One of the advantages of being older, especially having come out into gay and sexual culture quite young, is that you get to see the long arc of change for many things. We increasingly emphasize sexual positions and roles as self-defining and sorting mechanisms to the point that we too often exclude perfectly good sexual and relationship partners because they don't fit such self-imposed identity boxes.
Don't get me wrong. I know we like what we like. If your bread is only buttered on the top, bottom, dom or sub side of the equation, do whatever floats your boat. One thing I consistently say is that sexuality is not a democratic endeavor and you should listen to your internal erotic directional signal and follow it. You can't and shouldn't force your sexual interests to conform to someone else's perspective.
My fear is that all of this can generate a potential disconnect and dissatisfaction with sex because of top/bottom dyadic thinking rather than something more collaborative. Viewing tops as being responsible for the success of encounters also engenders an inequality and fosters the idiotic notion of top is better than bottom. For example, how often in the gay men's communities do you hear snide swipes or jokes about someone being a bottom as if that's somehow "less than" being a top.
There are other disadvantages to this mindset as well. In riskier scenarios it can lead to technical mistakes because it's assumed tops know it all and the bottoms don't need to participate with any in-depth understanding of what's transpiring.
Bad idea; anyone who plays on the bottom or sub end of the spectrum should have a working knowledge of how good encounters happen, be they of the vanilla or kinky variety.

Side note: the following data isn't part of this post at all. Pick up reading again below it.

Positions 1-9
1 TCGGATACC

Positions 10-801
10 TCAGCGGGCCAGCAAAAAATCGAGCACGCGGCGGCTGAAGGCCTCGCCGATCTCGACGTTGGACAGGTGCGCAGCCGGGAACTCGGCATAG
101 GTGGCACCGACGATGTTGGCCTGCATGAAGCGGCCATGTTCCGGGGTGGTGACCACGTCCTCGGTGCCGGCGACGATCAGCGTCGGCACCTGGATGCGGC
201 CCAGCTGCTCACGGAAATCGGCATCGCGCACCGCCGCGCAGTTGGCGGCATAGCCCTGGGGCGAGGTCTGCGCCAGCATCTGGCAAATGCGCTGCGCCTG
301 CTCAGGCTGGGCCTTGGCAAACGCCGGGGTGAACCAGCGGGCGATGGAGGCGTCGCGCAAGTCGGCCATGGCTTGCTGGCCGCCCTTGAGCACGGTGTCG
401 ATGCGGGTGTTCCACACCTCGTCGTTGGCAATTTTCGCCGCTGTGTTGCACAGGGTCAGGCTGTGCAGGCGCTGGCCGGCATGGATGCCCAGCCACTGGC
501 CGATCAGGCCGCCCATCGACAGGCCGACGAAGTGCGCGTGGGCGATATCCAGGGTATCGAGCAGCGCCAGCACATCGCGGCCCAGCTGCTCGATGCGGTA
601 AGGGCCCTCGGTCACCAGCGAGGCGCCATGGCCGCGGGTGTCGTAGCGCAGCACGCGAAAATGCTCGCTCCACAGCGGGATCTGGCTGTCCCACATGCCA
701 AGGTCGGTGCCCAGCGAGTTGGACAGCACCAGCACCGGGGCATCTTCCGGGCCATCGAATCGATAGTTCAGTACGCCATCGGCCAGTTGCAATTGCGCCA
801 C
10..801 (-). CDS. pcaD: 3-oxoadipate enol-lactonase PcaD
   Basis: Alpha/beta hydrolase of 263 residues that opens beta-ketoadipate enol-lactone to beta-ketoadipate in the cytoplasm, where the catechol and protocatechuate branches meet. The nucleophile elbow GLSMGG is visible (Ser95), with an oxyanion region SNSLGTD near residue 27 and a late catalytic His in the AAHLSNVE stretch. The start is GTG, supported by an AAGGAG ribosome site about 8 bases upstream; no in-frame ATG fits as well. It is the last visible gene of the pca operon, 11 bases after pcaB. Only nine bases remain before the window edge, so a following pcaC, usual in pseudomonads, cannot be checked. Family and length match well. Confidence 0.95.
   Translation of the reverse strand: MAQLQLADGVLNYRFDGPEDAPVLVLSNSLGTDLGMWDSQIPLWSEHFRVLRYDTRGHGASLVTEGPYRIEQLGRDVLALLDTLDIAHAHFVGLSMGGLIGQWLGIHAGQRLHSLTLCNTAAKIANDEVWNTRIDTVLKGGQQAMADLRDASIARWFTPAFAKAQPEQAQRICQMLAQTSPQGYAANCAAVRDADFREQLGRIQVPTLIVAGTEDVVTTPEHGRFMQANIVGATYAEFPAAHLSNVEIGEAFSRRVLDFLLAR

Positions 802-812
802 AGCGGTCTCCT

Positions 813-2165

Just as worrisome, the mindset disallows the versatility that we all know the vast majority enjoy at least to some extent, either ongoing or across the span of their erotic lives. It can also force tops to unwisely adopt the 'I know it all' attitude while the bottom assumes they can 'just lie there and react.' For me, and I think many others, that's not the best or most engaged of ways to enjoy sex.
Placing so much pressure on tops and doms to always produce a stellar encounter can result in tops feeling highly vulnerable and insecure. No top can be sure they'll always perform to a bottom's often unrealistic expectations.
One can crush the ego of a top rather easily. I've seen a top's ego crushed with a few harsh words from a mean-spirited or clueless bottom:
'The last guy didn't flog me that way.' 'You better stay hard.' 'You say you're versatile, but does that mean you're going to go bottom instead of topping me?' 'I'm a 'real' slave and you better be a real Master.' The list of tone-deaf comments like this could fill volumes. We hear them all the time.
So, let's try to keep the positions and roles we enjoy within the confines of actual sex and relationships and not let them trickle out into the general sexual culture ether. Whether you're a leather or kink-identified person, or you're of the more vanilla variety, let's make sex of all stripes true partnerships and keep the rigid position and role constructs inside our bedrooms and playrooms.
Race Bannon is a local author, blogger and activist. www.bannon.com